Eating too much sugar is bad for your health, but replacing sugar with artificial sweeteners may increase your risk of cancer, according to a study released Thursday.
In view of the damage caused by excessive sugar intake:
- Weight gain
- Diseases of the heart and metabolism.
- dental caries
The World Health Organization recommends limiting sugar intake to less than 10% of the daily energy requirement.
Although artificial sweeteners (such as aspartame, acesulfame potassium, or sucralose) reduce the amount of added sugar and calories it contains while keeping foods and beverages sweet in taste, the safety of these additives food is the subject of much debate.
To assess the risks associated with the consumption of artificial sweeteners, researchers from the French institutes “Inserm” and “INRAE”, from the University “Sorbonne Paris Nord” and from the “Knam” Institute within the nutritional epidemiology research team analyzed data from health related to the consumption of sweeteners in about 103,000 French adults who participated in the study In the “NutriNet-Santé” study.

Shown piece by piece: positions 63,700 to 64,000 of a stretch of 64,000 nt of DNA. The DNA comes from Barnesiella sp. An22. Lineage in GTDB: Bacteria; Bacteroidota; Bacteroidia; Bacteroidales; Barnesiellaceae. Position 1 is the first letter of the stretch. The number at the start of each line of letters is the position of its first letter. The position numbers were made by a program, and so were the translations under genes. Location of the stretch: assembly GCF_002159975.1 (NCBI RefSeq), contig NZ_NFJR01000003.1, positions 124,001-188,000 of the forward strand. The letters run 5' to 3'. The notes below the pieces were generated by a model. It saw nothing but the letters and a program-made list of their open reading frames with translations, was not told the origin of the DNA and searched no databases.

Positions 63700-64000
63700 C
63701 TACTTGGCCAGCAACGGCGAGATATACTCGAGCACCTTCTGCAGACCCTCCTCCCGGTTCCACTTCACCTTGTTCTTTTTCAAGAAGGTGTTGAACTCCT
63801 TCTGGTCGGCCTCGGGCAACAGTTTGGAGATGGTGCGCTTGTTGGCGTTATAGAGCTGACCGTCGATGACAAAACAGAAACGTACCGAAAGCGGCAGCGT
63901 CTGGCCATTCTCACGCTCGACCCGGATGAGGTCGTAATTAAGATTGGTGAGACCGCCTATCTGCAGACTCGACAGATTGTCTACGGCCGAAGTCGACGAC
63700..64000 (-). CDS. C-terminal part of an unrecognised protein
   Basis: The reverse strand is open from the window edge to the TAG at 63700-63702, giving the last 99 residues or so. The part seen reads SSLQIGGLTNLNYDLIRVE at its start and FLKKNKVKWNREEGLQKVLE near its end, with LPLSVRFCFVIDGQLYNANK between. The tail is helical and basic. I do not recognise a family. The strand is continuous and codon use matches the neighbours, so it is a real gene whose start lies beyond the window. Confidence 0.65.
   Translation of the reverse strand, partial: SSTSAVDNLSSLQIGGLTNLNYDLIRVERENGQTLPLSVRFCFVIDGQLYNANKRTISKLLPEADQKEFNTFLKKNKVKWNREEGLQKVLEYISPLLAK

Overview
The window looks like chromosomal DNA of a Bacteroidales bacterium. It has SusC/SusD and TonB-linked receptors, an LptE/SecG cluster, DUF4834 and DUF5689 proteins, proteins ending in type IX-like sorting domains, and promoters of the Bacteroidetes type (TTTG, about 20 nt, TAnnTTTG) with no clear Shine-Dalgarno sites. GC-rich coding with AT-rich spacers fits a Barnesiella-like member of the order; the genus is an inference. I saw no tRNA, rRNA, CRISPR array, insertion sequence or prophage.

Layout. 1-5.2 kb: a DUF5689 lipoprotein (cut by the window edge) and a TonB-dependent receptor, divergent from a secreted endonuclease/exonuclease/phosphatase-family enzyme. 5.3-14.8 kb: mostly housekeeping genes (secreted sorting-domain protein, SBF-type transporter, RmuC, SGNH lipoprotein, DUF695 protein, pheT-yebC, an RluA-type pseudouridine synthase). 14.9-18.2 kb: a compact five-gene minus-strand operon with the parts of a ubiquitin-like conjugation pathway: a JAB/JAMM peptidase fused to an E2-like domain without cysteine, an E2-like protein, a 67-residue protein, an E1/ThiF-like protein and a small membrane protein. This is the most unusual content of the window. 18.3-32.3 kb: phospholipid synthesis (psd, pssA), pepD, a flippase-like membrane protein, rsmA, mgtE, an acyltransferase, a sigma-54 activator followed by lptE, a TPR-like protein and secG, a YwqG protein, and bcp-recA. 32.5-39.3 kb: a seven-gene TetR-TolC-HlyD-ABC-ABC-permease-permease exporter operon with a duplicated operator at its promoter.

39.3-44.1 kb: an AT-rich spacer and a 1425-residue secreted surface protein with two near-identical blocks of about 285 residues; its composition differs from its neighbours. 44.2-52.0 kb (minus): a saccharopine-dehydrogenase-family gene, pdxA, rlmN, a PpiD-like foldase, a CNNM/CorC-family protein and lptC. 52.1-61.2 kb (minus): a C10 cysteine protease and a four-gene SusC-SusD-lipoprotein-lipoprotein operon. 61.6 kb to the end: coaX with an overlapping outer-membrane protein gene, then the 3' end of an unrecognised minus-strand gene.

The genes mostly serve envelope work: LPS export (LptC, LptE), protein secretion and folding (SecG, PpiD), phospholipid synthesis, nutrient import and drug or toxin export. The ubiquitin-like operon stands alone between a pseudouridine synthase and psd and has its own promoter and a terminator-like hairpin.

The adults, some of whom had been followed since 2009, periodically filled out questionnaires about their diet, giving the names of the artificial sweeteners they consumed and the companies that produced them.
After collecting information about a cancer diagnosis during follow-up (2009-2021), statistical analyzes examined associations between sweetener consumption and cancer risk.
The results of the study published in the journal “PLOS Medicine” found that people who ate more sweeteners, especially aspartame and acesulfame potassium, were more likely to develop cancer.
“The people who consumed the most sweeteners in this study, that is, those who consumed them in higher than average amounts, developed a 13% increased risk of developing cancer compared to those who did not consume these substances,” said Mathilde Touvier, director . INSERM research team, he told AFP.
Among the types of cancer observed, the highest risks were recorded for breast cancer and for types associated with obesity.
Studies to date indicate that consuming sugary drinks may promote cancer, but no study has specifically mentioned the effects of artificial sweeteners.
Study participants reported information on their medical history, sociodemographic status, and physical activities, as well as information on their lifestyle and health status.
The study authors emphasize the need for additional large-scale research to confirm these findings.